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Dell, Toshiba and Lenovo Utilities Expose PCs To More Attacks 89

jones_supa writes: It turns out that OEM helper software is still often quite fragile and can expose systems wide open to attack. Currently Lenovo, Dell and Toshiba all have unpatched vulnerabilities in their various support utilities for Windows. These vulnerabilities were discovered by a security researcher who goes by the name Slipstream, and he has posted details onlinealong with proof-of-concept exploit code. The vulnerabilities allow arbitrary code execution, planting malicious files and modifying system registry values.
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Dell, Toshiba and Lenovo Utilities Expose PCs To More Attacks

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  • haven't they always?
    • by perpenso ( 1613749 ) on Wednesday December 09, 2015 @09:57PM (#51092711)

      haven't they always?

      I don't know. I've been building my own PCs and installing OEM Windows since 486 days. I also use this thing called the "No" or "Cancel" button when installers and websites generously offer me things I was not looking for. I really don't understand many of the PC/Windows problems that so many talk about. ;-)

      • Re: (Score:2, Funny)

        by Anonymous Coward

        Jimmy, you're a very special child. It would seem you have the ability to tell the difference between actual content, and ads.

      • by hairyfeet ( 841228 ) <bassbeast1968 AT gmail DOT com> on Thursday December 10, 2015 @12:52AM (#51093285) Journal

        And there is always PC Decrapifier [] for those PCs that come with "restore partitions" filled with crap, so I really don't get the big deal either.

        Of course this is one more reason to go to your local system builder, the only software I install other than Windows is freeware that people can use like a full AV, Libre Office, Pale Moon and Comodo Dragon browsers with Adblock Plus,all spyware free.

        • Re: (Score:2, Informative)

          by Anonymous Coward

          you might not want to admit that in public, some of it is free for non-commercial use. installing it as a system builder is commercial use unless you have permission

          • Citation? The Browsers are FOSS as is LO, the AV has a license for free or small business use, so care to name what license you speak of oh insightful one, or are you just talking out your rectum?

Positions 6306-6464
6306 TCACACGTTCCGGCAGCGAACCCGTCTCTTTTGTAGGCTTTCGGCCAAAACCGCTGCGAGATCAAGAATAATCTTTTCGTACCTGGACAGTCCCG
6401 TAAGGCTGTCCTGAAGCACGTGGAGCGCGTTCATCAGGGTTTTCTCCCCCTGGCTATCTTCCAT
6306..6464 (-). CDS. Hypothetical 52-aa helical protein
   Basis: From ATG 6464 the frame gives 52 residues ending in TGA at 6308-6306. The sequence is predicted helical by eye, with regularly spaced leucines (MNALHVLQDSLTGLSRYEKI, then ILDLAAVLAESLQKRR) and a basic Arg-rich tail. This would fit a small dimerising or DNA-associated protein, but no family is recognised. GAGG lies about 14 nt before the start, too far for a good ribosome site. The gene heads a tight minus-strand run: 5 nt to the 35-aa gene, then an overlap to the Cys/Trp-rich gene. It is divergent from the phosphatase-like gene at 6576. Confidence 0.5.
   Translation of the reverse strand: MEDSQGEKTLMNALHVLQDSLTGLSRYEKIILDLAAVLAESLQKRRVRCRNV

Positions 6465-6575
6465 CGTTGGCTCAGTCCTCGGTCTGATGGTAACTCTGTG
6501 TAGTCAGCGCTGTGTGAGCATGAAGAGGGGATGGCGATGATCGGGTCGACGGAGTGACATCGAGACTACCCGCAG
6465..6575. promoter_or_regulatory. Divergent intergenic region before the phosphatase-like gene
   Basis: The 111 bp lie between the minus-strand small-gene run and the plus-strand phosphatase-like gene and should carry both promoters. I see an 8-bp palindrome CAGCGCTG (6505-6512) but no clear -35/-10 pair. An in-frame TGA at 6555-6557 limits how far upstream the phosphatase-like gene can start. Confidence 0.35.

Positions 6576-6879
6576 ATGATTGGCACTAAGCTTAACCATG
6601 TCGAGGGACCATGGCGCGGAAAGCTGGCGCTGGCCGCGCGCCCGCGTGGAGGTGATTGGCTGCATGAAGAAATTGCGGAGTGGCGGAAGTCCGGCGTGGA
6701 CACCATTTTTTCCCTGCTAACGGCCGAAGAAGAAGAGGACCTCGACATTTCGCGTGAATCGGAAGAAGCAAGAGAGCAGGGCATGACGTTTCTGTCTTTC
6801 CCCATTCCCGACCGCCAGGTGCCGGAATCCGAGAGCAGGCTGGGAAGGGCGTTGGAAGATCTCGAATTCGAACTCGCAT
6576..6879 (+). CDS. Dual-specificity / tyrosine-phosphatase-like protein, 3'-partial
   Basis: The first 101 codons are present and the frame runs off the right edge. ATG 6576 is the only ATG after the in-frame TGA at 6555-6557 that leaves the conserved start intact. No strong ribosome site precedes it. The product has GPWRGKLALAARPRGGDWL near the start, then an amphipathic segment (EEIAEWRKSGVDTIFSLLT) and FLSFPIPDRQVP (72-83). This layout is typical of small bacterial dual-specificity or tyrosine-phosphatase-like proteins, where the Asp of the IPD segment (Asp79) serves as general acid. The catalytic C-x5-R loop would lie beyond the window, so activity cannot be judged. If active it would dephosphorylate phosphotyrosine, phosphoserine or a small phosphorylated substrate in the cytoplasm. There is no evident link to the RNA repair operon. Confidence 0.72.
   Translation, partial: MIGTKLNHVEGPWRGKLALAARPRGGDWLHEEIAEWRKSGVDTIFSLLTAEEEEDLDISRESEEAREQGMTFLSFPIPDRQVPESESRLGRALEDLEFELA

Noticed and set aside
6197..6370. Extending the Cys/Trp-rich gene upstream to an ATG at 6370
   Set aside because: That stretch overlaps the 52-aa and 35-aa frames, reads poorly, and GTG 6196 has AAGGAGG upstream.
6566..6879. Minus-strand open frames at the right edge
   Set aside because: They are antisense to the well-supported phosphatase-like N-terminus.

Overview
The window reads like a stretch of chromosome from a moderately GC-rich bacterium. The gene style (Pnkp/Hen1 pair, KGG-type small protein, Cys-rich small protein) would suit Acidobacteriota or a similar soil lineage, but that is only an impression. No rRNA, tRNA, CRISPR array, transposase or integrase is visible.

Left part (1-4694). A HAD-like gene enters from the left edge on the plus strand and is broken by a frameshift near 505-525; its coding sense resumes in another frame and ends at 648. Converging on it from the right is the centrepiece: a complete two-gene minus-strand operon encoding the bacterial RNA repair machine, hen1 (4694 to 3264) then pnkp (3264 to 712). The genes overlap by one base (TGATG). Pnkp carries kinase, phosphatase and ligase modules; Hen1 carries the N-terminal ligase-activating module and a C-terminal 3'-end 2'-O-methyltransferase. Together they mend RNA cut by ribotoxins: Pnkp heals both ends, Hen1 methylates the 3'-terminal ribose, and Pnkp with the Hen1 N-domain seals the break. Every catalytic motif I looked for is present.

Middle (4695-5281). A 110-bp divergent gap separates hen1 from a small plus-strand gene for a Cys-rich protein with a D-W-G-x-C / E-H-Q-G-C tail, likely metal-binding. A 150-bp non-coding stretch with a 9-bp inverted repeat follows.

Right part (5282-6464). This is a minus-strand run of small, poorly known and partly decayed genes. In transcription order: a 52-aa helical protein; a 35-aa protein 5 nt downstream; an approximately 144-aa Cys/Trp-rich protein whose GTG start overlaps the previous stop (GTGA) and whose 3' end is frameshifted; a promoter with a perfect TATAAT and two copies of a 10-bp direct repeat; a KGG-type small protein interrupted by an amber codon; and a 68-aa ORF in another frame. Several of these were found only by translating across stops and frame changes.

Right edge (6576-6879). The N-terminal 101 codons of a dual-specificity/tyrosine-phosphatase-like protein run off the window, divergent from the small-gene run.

• by RH434 ( 3637461 )
        I DO know. I have been building PC's and installing OEM Windows since the 286 days. Way back then, Windows was a program not an operating system. You used DOS and had complete control over your drive, partitions, memory and installation of selected programs. (Anyone remember DEBUG C:8000) Today, the OEM loads it for you, with multiple sometimes hidden partitions with bloatware they were paid to install with Windows and other exploitable software as the OP stated. It is not the same as just checking NO when
        • You are confused about the checkboxes being referred to. I am referring to something like the installer of a program you genuinely want that has a default opt-in checkbox offering to install some 3rd party's toolbar/extension for the web browser.

          Crapware does not solely come from PC vendor bundling. It also come from various websites and software application bundle's, insidiously default opt-in with respect to the later.

          OEM Windows is only part of the solution to a clean PC. One must also pay attentio
    • I don't know about these 3, but I have an Acer that came w/ a lot of utilities to make Windows 8 more usable. After I upgraded to Windows 10, they're totally useless. When I add a new user, they don't even show up.
  • You have a doughnut in the low level of your operating system that can communicate online without OS kernel protection, so essentially you boot to ram a executable that can modify the OS section of windows with impunity. About the same as Homer Simpson putting a doughnut into the reactor core to moderate the control rods!
  • by Anonymous Coward

    I really wish that there was a way to force hardware manufacturers to ship a vanilla OS without the value-added crapware. Maybe then older Android devices could get security updates, Windows and Android would be more secure and I wouldn't rage when stories like this hit the news. Again and again and again.

    • by mikael ( 484 )

      You can. Those local shops that build PC's for you can also get you a vanilla Windows install CD without the crudware. Your on your own with hardware drivers though.